A: Only two of note. One is the addition of a greenside pot bunker on No. 6, the short par 4. It almost divides the green in two. And the other is the second fairway on the 18th. With the original fairway, a pro could not use driver if there was any wind at his back, and there was a fair amount of comment about that after the PGA in ’04 and the Senior Open we held there three years later. So, we decided to build a second fairway, which means players have to clear 285 yards of hazard to reach it. If they hit a very straight drive, avoid the trouble that exists on both sides of the hole and land in the fairway, they can throw a dart at the pin with a wedge. But it has to be an awfully straight drive.
Q: Did Pete Dye make those changes?
A: Pete is the only one allowed to touch that golf course, and would you believe he still wants to make changes on the Straits once the tournament is over? He is still quite rambunctious and wants to keep tinkering.

Q: We talked a bit about corporate sales for the 2010 PGA. But what about the general corporate downturn, and the way the business world’s use of golf as a marketing tool has been vilified and subsequently curtailed? What has been the impact of that?
A: The corporate golf business has been hurt a lot, by political attacks made against it and by the recession. Those two things just combined to kill that sector. But slowly and quietly, things are coming back, with little fanfare – at least at the better resorts and courses in this country. And that is good, because it is impossible to accurately measure just how important the ability to entertain at golf venues and at golf championships is to the corporate world. It means an awful lot.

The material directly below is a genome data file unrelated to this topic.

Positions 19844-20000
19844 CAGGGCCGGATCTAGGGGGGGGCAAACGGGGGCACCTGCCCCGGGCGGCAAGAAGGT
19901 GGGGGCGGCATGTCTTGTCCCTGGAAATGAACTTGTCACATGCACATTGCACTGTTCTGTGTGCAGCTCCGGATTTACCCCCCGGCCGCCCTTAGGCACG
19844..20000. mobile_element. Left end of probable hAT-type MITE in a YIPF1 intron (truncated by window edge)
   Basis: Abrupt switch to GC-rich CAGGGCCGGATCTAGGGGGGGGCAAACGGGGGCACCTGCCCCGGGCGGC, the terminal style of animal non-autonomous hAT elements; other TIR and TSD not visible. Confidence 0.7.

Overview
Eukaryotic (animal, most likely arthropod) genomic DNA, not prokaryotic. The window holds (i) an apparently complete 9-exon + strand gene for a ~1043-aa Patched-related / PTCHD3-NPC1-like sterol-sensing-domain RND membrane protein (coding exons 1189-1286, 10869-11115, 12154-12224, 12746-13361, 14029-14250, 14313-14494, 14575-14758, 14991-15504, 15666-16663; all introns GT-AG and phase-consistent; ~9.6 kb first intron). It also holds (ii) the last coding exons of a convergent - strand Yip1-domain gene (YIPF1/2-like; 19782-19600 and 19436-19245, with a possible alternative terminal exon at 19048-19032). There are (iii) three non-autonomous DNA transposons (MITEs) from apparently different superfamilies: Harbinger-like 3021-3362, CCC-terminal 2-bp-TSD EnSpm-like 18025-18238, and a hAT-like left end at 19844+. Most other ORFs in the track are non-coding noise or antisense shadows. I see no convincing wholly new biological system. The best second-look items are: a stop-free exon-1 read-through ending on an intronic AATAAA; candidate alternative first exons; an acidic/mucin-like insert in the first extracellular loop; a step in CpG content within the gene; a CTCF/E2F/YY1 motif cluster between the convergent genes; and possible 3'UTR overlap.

Q: This year, you have the PGA at Whistling Straits. Three years ago, you hosted the U.S. Senior Open. What are your relations like with the golf associations that run those events, the PGA and the USGA, and is there any sort of rivalry?
A: We have had good relationships, or alliances really, with both organizations, and happily those continue. As you know, Whistling Straits will once again be the venue for the PGA in 2015, and then the Ryder Cup in 2020, and we have the U.S. Women’s Open coming back to Blackwolf Run in 2012. We also look in the longer term to talking with the USGA about having a U.S. Open. 

Q: Are you looking forward to this year’s PGA, and to having other major championships?
A: Heavens yes. It is a great honor, and a very important responsibility. We have to provide a haven for tournament officials and players, so they can come and go with ease. We have to do so much in terms of security and service and course set-up and conditioning to bring it off without a hitch. It is a lot of work, but it is worth it, especially when you see the professionals competing hard and hear the crowds of 20,000 and 30,000 people cheering and enjoying every minute they are there.

Q: Golf has helped to make you and your company very well known and elevated both of your profiles in a way your other businesses never would have. Has that been a good thing?
A: Obviously, there has been quite a spotlight on the goods and services Kohler Co. provides and on me as its longtime CEO and the one who got the company into golf. And if you are able to navigate comfortably in that spotlight, it’s all for the better. Well, I think we have navigated it all pretty well, and I can tell you that it’s been one hell of an experience.